Thankfulness and Cricket

I’ve been thinking more about this: Why, when asked whether I’m thankful for Cricket, can I not say yes? After a few days, my best answer is that I’m thankful for what I have, and parenting for the first time makes it in some ways clearer than it’s ever been how much I do not have Cricket. I don’t mean to make it sound as though I’m looking at Joey and seeing only his brother—aside from an evening in which I talked to him about Cricket and got a bit weepy, I am mostly consumed by nursing and cuddling and not sleeping, without a lot of brain left over for noting every time I see or have something with Joey that I missed with his brother. And that’s probably a good thing, because those things are happening every day, and I would rather be fully present with the baby who needs me than pining for the toddler I won’t even see until next year. I miss him, but I need that to be a manageable feeling.

 

In the meantime, I’m trying to figure out what to write in the book that I’m giving Cricket for Christmas. This will be the third year that we send two books and each write in one—Mr. Book will effortlessly find something graceful and loving to say, and I am spending a week grinding my brain, looking for a way to say “Wow, it has been a big year, and I miss you so much” that is charming and timeless and not weird . . . and that I don’t mind his moms reading. No luck so far. If I don’t watch it, my writing to Cricket gets this relentlessly cheery tone that makes me cringe on rereading; I also get caught up on dumb details, like “If you get bored when we see you in January, there are Sesame Street dvds.” He does not care, he will not care if he looks at these later, what is wrong with me?

6 thoughts on “Thankfulness and Cricket

  1. I have a hard time figuring out just the right thing to write in books even when I’m giving them in relationships that are not very fraught so I’d say there’s nothing wrong with you.

    That next first baby (that’s what Sharon Roszia calls the baby who arrives after the baby who is placed) certainly rocked our world but it’s been fourteen months now and we’re all managing and it’s better and we love him and Madison loves him and it’s ok. I have something else I will write you off blog. 🙂

  2. Wow, I would find myself frozen to if I had to meet all the criteria for a note in a book for Cricket – what a hell of a writing assignment!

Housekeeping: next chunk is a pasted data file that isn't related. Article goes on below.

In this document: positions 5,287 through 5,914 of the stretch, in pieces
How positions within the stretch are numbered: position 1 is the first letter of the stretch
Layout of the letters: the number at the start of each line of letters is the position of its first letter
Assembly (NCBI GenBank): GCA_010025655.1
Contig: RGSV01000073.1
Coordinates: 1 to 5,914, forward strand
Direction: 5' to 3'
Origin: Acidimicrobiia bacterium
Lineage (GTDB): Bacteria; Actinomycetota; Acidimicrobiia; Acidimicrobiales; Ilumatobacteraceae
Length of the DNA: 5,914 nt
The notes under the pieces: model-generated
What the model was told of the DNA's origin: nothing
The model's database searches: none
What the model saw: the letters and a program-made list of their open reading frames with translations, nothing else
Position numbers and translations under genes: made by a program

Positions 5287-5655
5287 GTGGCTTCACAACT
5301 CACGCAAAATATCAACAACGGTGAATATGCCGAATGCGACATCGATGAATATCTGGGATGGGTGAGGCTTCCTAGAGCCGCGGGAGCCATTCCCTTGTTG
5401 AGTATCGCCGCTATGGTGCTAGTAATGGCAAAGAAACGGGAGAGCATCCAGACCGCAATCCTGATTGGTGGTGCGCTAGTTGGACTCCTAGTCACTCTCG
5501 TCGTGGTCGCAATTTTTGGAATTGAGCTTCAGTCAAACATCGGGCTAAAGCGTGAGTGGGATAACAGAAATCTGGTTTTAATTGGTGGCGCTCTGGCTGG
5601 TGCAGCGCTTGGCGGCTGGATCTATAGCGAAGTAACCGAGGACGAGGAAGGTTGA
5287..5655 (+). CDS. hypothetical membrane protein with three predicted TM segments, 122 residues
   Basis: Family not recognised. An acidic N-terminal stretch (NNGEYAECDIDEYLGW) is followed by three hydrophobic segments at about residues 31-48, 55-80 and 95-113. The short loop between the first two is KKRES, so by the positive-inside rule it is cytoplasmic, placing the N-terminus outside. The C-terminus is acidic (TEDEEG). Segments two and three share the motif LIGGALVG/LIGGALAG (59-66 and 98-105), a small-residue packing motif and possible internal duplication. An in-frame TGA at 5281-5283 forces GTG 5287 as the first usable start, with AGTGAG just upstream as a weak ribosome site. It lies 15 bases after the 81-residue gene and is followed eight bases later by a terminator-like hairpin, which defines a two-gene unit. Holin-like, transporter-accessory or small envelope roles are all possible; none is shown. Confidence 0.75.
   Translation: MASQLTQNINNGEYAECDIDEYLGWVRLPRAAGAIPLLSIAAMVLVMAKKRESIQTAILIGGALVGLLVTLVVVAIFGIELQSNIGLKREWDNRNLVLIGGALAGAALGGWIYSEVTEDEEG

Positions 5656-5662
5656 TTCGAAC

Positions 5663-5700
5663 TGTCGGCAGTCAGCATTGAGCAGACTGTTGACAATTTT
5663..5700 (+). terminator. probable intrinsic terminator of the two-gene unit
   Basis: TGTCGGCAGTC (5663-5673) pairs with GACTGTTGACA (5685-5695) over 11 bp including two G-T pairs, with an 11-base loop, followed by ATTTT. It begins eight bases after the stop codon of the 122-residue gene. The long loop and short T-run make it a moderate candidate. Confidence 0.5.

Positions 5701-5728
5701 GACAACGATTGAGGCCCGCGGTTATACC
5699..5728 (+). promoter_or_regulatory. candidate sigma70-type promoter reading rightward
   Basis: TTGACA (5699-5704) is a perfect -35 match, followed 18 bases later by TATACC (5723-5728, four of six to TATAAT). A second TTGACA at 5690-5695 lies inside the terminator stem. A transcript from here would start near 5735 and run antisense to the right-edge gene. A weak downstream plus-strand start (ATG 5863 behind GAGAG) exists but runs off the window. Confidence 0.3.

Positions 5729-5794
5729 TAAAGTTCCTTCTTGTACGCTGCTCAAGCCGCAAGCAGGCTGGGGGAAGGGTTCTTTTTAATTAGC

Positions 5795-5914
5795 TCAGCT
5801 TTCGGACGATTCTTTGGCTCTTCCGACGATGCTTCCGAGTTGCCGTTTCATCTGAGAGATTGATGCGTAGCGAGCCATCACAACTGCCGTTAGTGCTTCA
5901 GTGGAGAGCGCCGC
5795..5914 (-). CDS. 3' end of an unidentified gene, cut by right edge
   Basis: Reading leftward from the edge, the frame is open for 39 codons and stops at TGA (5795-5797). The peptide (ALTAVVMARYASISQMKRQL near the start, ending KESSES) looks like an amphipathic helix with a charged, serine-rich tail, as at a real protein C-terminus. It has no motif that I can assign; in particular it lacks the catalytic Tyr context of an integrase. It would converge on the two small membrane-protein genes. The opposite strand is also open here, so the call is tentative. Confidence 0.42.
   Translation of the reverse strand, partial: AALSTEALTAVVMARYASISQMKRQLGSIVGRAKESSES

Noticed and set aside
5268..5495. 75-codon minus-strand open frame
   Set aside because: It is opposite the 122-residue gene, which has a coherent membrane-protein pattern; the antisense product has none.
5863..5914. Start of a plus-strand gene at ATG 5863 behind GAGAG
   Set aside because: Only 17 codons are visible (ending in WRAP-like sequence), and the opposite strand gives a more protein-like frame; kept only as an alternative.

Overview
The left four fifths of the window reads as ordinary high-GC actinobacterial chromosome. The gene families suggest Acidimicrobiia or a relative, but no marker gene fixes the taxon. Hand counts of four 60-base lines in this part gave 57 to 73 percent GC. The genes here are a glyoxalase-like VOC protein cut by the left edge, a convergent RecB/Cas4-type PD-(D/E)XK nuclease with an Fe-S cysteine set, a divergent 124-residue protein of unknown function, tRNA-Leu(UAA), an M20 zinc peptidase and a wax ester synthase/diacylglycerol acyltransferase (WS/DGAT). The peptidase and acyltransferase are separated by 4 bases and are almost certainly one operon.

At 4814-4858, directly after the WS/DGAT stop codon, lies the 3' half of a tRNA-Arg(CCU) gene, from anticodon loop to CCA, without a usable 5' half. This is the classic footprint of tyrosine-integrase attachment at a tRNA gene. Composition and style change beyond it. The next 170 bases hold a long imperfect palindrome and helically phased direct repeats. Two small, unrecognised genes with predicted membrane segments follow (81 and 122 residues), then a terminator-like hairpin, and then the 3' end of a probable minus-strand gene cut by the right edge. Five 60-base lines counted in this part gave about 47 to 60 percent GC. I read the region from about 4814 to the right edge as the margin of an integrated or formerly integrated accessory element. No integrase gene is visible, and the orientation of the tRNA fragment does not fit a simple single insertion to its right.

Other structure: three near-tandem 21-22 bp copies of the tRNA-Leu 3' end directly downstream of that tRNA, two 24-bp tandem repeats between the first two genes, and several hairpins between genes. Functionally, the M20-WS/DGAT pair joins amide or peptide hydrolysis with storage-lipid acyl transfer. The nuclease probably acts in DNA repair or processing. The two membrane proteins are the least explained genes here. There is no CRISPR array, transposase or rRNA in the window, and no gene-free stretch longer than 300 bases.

My partner and I rely on each other a lot when one of us breezes through something and the other is frozen (which is why she does 80% of talking to credit card/ bank folks and I do 80% of actual bill paying and arranging social events). Might you rely on Mr. Book for assistance with the writing of short messages, at least right now? If he can suggest something that expresses your feelings then there is no reason you cannot use it as your message in the book.

    I am filled with joy for you and your family on Joey’s arrival, BTW.

  3. Yesterday I gave one of my best friends the exact same thing I gave her a year ago. My love was there, even in spacey-ness. I think any words are right & fine & won’t feel like enough to you. You’re hard on yourself!

    I just see your heart figuring out how to expand & protect you at once; that’s a really tough feat. And you are doing it. Lovingly.

  4. I just realized that Joey will turn two weeks old on Saturday. That is so cool! And since it’s December I’ll bet there are some adorable hats awaiting him. Also, I know you’ll come up with a good inscription and that Cricket will love the books you and Mr. Book give him.

    I think it’s good you’re identifying the range of feelings you’re experiencing in these first two sleepless weeks. The emotional framework that Thanksgiving imposes–what of gratitude–strikes me as pretty restrictive. Something more expansive could encompass more of what we feel…

  5. I think, to the contrary, that Cricket will care what you write to him. I agree that a relentlessly cheery tone might be painful for both of you. He will treasure every word you write, every bit of evidence that you think of him and love him. He didn’t end up being parented by you, that’s true. But you are still very much *his*, and I think he will appreciate that you acknowledge that.

    I am glad that you have Joey and that you are focusing on him, as is right, but please don’t doubt yourself when you say that you have two children. You do. My nmom told me the other day, in our second ever phone conversation, that she considers herself only to have one child, my brother, who is five years younger than I am. I am not jealous of his time with her, but probably because I found out about him when I was 40 and he was 35. Cricket will see you raising Joey and ask why he doesn’t get that same chance, so everything you can do to let him know how important he is to you is great. Such as writing to him.

    I can’t imagine how difficult your position must be, but I feel for you. I know you love both your sons; how could you not?

    And as for “grateful” and “thankful”: I find those words poisonous in adoptionland because they suggest obligation rather than freely given love. I think you love both your sons unconditionally.

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